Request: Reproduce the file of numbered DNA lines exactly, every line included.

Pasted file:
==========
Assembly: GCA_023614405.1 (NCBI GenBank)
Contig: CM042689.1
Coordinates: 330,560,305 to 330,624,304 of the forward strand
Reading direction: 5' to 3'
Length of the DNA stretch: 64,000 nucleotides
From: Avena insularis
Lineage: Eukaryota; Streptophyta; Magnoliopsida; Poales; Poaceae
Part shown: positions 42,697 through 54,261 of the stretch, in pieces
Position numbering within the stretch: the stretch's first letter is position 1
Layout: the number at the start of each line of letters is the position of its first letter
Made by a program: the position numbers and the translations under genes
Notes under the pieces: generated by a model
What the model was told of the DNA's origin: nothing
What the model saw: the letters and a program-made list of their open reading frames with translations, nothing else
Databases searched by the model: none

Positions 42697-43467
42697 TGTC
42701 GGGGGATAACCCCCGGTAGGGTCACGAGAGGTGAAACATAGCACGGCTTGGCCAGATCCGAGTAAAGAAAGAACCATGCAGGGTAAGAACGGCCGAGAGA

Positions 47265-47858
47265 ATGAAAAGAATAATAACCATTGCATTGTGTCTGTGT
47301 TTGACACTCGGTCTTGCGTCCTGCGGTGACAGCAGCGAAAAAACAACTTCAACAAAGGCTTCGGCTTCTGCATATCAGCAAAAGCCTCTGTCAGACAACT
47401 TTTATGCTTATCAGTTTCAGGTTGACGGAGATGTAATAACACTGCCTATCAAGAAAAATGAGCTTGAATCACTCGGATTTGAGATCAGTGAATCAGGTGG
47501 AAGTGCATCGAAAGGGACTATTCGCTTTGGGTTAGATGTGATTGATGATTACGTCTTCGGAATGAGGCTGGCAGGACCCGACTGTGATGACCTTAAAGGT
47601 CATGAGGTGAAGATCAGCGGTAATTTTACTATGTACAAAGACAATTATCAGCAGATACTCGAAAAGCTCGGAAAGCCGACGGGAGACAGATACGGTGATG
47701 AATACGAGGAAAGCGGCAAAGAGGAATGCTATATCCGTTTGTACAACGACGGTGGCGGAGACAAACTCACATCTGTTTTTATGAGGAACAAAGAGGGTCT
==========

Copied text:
Assembly: GCA_023614405.1 (NCBI GenBank)
Contig: CM042689.1
Coordinates: 330,560,305 to 330,624,304 of the forward strand
Reading direction: 5' to 3'
Length of the DNA stretch: 64,000 nucleotides
From: Avena insularis
Lineage: Eukaryota; Streptophyta; Magnoliopsida; Poales; Poaceae
Part shown: positions 42,697 through 54,261 of the stretch, in pieces
Position numbering within the stretch: the stretch's first letter is position 1
Layout: the number at the start of each line of letters is the position of its first letter
Made by a program: the position numbers and the translations under genes
Notes under the pieces: generated by a model
What the model was told of the DNA's origin: nothing
What the model saw: the letters and a program-made list of their open reading frames with translations, nothing else
Databases searched by the model: none

Positions 42697-43467
42697 TGTC
42701 GGGGGATAACCCCCGGTAGGGTCACGAGAGGTGAAACATAGCACGGCTTGGCCAGATCCGAGTAAAGAAAGAACCATGCAGGGTAAGAACGGCCGAGAGA

Positions 47265-47858
47265 ATGAAAAGAATAATAACCATTGCATTGTGTCTGTGT
47301 TTGACACTCGGTCTTGCGTCCTGCGGTGACAGCAGCGAAAAAACAACTTCAACAAAGGCTTCGGCTTCTGCATATCAGCAAAAGCCTCTGTCAGACAACT
47401 TTTATGCTTATCAGTTTCAGGTTGACGGAGATGTAATAACACTGCCTATCAAGAAAAATGAGCTTGAATCACTCGGATTTGAGATCAGTGAATCAGGTGG
47501 AAGTGCATCGAAAGGGACTATTCGCTTTGGGTTAGATGTGATTGATGATTACGTCTTCGGAATGAGGCTGGCAGGACCCGACTGTGATGACCTTAAAGGT
47601 CATGAGGTGAAGATCAGCGGTAATTTTACTATGTACAAAGACAATTATCAGCAGATACTCGAAAAGCTCGGAAAGCCGACGGGAGACAGATACGGTGATG
47701 AATACGAGGAAAGCGGCAAAGAGGAATGCTATATCCGTTTGTACAACGACGGTGGCGGAGACAAACTCACATCTGTTTTTATGAGGAACAAAGAGGGTCT